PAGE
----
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Tracking and Data Relay Satellite Project
Building 12 Suite C004
8800 Greenbelt Road
Greenbelt, Maryland 20771
CAPE CANAVERAL, Fla. -- NASA's newest Tracking and Data Relay Satellite (TDRS) is in a temporary home at the agency's Kennedy Space Center in Florida waiting to be attached to a United Launch Alliance Atlas V rocket that will take it into Earth orbit Thursday, Jan. 23. The TDRS-L spacecraft arrived at Kennedy Friday, Dec. 6.
NASA has accepted ownership of its newest Tracking and Data Relay Satellite (TDRS) from Boeing after successfully completing in orbit testing. TDRS-K, will be renamed TDRS-11 upon entry into service. On Jan. 30, TDRS-K was launched aboard an Atlas V rocket from Cape Canaveral Air Force Station in Florida.
GREENBELT, Md. -- On April 4, 1983, space shuttle Challenger began its maiden voyage carrying a new NASA satellite that would revolutionize low-Earth orbit communications forever. A prime objective of the sixth space shuttle mission was the deployment NASA's first Tracking and Data Relay Satellite, also known as TDRS-A. The next day, astronauts released TDRS-A from the shuttle cargo bay.
The TDRS Project is building three space communications satellites that are part of a follow-on spacecraft fleet that will replenish NASA's Space Network. The TDRS Project Office at Goddard Space Flight Center manages the TDRS development effort. TDRS is the responsibility of the Space Communications and Navigation (SCaN) office within the Human Exploration and Operations (HEO) Mission Directorate at NASA Headquarters in Washington D.C. Operations of the network are the responsibility of the Space Network Project at Goddard.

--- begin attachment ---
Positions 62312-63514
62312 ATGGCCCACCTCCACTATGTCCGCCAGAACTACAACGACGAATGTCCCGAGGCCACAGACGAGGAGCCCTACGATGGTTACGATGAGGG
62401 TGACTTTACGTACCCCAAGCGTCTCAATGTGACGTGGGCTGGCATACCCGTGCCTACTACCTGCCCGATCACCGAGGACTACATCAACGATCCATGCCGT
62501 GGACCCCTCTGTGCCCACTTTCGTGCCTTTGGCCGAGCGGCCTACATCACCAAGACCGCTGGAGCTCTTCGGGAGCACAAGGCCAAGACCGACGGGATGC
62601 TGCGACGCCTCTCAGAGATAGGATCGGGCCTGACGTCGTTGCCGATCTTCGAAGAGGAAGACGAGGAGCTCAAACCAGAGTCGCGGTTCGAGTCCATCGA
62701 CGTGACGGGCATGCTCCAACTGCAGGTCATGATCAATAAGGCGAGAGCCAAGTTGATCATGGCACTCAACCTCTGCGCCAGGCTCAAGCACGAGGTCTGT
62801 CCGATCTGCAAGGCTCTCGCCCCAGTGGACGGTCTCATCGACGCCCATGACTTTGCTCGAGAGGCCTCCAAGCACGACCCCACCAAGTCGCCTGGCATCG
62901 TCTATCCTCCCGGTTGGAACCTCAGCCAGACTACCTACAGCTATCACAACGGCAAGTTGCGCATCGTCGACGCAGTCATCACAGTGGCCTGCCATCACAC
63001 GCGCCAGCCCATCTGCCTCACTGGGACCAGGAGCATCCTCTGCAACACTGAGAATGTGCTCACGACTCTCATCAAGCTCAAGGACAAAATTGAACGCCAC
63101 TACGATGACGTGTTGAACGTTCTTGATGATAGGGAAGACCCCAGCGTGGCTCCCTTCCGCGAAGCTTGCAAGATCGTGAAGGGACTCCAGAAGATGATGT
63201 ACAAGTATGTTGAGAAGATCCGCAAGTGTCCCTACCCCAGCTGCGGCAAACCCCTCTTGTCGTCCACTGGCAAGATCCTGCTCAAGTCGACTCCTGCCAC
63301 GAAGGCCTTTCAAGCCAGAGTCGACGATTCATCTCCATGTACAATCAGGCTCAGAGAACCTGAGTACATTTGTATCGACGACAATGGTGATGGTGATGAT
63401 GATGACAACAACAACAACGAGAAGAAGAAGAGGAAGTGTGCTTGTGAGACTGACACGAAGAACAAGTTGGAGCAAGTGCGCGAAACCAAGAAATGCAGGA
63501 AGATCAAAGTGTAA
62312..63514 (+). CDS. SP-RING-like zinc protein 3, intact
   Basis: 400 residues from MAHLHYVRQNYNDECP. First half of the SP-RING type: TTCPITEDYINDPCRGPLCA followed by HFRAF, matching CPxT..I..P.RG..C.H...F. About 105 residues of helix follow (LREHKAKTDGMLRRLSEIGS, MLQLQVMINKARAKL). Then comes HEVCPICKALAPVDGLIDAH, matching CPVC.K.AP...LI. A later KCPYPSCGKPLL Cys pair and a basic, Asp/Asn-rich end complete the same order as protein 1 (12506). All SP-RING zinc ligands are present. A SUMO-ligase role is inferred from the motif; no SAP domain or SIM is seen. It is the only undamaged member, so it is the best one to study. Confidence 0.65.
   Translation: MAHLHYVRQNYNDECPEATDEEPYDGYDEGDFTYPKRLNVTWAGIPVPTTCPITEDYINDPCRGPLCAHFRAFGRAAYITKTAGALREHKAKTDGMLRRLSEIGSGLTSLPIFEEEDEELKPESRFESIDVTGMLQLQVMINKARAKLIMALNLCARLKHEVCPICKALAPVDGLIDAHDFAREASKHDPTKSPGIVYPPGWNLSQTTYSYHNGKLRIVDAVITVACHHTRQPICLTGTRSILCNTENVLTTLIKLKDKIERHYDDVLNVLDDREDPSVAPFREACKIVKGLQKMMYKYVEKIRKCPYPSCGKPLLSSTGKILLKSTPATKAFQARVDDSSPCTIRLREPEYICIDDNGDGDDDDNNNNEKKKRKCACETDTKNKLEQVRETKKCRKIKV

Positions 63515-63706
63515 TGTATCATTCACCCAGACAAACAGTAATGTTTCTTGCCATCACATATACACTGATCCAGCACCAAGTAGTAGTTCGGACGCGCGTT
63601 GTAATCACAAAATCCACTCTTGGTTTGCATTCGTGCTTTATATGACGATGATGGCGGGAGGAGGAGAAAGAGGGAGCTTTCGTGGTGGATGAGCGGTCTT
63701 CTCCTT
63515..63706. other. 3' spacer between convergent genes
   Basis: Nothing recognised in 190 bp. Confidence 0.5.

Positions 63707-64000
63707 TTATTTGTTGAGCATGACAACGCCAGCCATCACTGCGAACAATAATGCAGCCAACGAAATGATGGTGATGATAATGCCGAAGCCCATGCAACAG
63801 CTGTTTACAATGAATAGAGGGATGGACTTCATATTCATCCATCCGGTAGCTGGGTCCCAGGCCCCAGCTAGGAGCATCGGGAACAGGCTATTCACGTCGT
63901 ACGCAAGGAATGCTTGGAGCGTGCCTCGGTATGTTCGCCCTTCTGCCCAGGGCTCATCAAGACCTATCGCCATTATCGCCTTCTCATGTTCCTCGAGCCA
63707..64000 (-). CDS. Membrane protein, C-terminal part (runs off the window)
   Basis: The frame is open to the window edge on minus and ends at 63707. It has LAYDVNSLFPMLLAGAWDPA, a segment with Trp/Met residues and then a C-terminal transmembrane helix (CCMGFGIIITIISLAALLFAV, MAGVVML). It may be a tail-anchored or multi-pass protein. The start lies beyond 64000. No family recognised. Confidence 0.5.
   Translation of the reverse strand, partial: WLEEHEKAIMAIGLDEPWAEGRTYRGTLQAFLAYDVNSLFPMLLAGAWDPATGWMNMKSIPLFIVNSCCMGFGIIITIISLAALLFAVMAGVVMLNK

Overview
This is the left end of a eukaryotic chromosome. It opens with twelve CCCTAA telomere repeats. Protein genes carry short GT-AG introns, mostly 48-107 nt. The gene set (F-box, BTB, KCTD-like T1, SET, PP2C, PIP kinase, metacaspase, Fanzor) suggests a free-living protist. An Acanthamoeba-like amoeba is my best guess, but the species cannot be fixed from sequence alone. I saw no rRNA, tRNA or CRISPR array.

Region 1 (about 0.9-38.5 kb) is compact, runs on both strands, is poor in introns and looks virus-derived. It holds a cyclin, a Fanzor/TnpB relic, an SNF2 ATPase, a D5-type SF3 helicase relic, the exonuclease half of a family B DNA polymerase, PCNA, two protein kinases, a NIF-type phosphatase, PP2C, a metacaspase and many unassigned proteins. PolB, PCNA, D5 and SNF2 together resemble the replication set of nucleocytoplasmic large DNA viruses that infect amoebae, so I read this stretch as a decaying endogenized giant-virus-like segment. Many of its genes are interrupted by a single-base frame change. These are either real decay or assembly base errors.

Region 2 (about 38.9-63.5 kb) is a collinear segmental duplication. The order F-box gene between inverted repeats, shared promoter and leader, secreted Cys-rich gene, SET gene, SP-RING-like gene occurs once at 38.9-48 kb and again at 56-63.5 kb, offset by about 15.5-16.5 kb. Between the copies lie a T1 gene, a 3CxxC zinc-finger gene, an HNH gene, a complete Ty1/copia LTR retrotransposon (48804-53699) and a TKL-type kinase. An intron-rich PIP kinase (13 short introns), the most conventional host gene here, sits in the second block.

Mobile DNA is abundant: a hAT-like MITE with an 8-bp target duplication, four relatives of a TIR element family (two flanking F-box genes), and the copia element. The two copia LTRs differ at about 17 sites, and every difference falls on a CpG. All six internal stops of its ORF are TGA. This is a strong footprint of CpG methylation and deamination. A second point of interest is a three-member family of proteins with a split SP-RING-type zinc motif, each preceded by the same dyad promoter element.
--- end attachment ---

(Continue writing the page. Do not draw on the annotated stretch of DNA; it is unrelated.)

In December 2007, NASA signed a contract for Boeing Space Systems to build two third generation TDRS spacecraft for launch in 2013 and 2014. An option for a third TDRS spacecraft was executed in 2011. Within the contract there were required modifications that would enable the White Sands Complex ground system to support the new spacecraft.
The January 30, 2013 launch of TDRS-K began the replenishment of the fleet through the development and deployment of the next generation spacecraft. Replenishment will continue with TDRS-L, scheduled to launch in 2014, TDRS-M which will be ready in 2015. These satellites will ensure the Space Network's continuation of around-the-clock, high throughput communications services to NASA's missions; serving the scientific community and human spaceflight program for many years to come.